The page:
When you aren’t deliberately hunting down an upgrade, you are constantly turning the corner into a new combat space, another aisle, and gleefully slipping down the funnel. Out in the open, the wasteland tries to deliver you some other violent thrill, whether it’s taking down a roaming vehicular convoy in your batmobile-like tank, or interceding in a fight between warring factions. It’s often the case you can simply follow the gunfire from one space to the next, and it isn’t so much the landmarks as the glittering pink and orange explosions, and screaming muties and super soldiers, that pull you down the dusted roads. There’s a zen to following the violence that certain culture critics would shake their heads at, but it works well to establish the hyper-irrationality that paints every corner of “Rage 2.” In this way you’re embodying the anarchistic actor in a post-apocalypse, like an actually mad “Mad Max,” and you’re conquering the wasteland as you rapidly move through it.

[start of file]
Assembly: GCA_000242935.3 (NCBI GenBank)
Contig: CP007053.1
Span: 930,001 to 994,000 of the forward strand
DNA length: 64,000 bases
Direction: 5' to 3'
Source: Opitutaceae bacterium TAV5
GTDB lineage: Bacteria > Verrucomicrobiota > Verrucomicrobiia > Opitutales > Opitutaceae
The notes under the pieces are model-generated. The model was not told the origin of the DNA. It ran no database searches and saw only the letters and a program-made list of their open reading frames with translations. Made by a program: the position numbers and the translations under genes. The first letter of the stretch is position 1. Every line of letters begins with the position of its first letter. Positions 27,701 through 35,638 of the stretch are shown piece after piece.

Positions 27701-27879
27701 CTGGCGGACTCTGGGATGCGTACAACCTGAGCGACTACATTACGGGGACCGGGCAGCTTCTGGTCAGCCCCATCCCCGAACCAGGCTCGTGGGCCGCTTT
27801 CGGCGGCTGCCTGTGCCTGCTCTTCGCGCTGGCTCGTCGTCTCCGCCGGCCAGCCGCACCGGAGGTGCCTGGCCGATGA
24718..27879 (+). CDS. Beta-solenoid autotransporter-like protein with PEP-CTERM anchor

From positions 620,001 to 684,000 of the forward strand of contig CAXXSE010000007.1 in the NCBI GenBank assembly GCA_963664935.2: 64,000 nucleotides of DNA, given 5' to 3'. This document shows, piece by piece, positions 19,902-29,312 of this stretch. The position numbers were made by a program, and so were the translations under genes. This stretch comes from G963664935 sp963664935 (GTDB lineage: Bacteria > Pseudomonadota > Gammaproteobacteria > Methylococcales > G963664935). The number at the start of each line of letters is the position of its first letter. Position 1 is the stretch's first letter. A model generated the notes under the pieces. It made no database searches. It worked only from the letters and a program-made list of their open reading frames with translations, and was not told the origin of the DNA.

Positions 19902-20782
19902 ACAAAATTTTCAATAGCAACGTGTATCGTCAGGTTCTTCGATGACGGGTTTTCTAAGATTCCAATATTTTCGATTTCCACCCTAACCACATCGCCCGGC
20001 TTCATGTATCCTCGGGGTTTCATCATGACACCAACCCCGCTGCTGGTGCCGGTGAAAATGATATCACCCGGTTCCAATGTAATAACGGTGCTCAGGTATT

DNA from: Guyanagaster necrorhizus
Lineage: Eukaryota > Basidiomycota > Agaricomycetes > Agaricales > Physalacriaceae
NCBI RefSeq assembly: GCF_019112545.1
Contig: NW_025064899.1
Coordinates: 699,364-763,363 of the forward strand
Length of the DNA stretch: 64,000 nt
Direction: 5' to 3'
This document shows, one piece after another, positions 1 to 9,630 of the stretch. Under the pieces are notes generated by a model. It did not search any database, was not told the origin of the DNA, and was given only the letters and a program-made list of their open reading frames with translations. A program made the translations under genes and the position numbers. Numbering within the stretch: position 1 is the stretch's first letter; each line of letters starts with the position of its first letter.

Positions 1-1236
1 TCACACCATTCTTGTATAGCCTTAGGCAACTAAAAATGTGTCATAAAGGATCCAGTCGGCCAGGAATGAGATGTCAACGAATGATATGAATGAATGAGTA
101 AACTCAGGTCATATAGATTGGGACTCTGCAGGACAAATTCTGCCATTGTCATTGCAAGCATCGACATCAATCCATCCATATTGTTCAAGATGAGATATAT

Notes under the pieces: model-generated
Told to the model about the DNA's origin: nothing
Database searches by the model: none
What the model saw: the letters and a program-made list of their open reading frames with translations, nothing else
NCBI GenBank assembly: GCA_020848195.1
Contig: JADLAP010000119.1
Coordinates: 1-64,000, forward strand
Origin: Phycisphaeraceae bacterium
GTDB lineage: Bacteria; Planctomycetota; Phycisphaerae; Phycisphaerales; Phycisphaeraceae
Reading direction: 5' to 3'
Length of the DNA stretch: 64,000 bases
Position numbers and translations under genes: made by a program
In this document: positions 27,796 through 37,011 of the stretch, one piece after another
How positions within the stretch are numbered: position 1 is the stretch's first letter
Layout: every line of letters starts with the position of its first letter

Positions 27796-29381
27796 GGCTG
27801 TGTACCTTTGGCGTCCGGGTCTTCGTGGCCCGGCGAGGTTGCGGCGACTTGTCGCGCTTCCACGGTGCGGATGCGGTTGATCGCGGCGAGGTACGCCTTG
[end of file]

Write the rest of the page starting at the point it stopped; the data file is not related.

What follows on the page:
If we’re meant to see this little world as one to conquer, it’s in the time and activities where actions to that effect fail to purvey some sort of reward that the tight weave around its progression loop loosens. In almost any place that isn’t an ark, for instance, you’ll be rewarded with some kind of currency instead. Sometimes you’ll need two different types of currencies to unlock an upgrade to an ability or weapon, or a third currency to unlock a passive ability to more easily find your currencies, and suddenly “Rage 2” is less about tearing people up and more about combining your advanced degrees in hieroglyphics and statistical analysis to see if the upgrade guy at the center of town can do anything for you. Often he can’t because you’ll be missing one of the three separate and otherwise useless upgrade materials used to increase your base stats. There’s no reason for a game like this not to shorten the distance between action and reward as much as possible. Open-world trappings of this sort spill out of the player progression funnel and feel messy as a result. Then stumbling down a new aisle, for all its visceral reward, is somewhat undercut by the game’s deliberately cacophonous bean counting.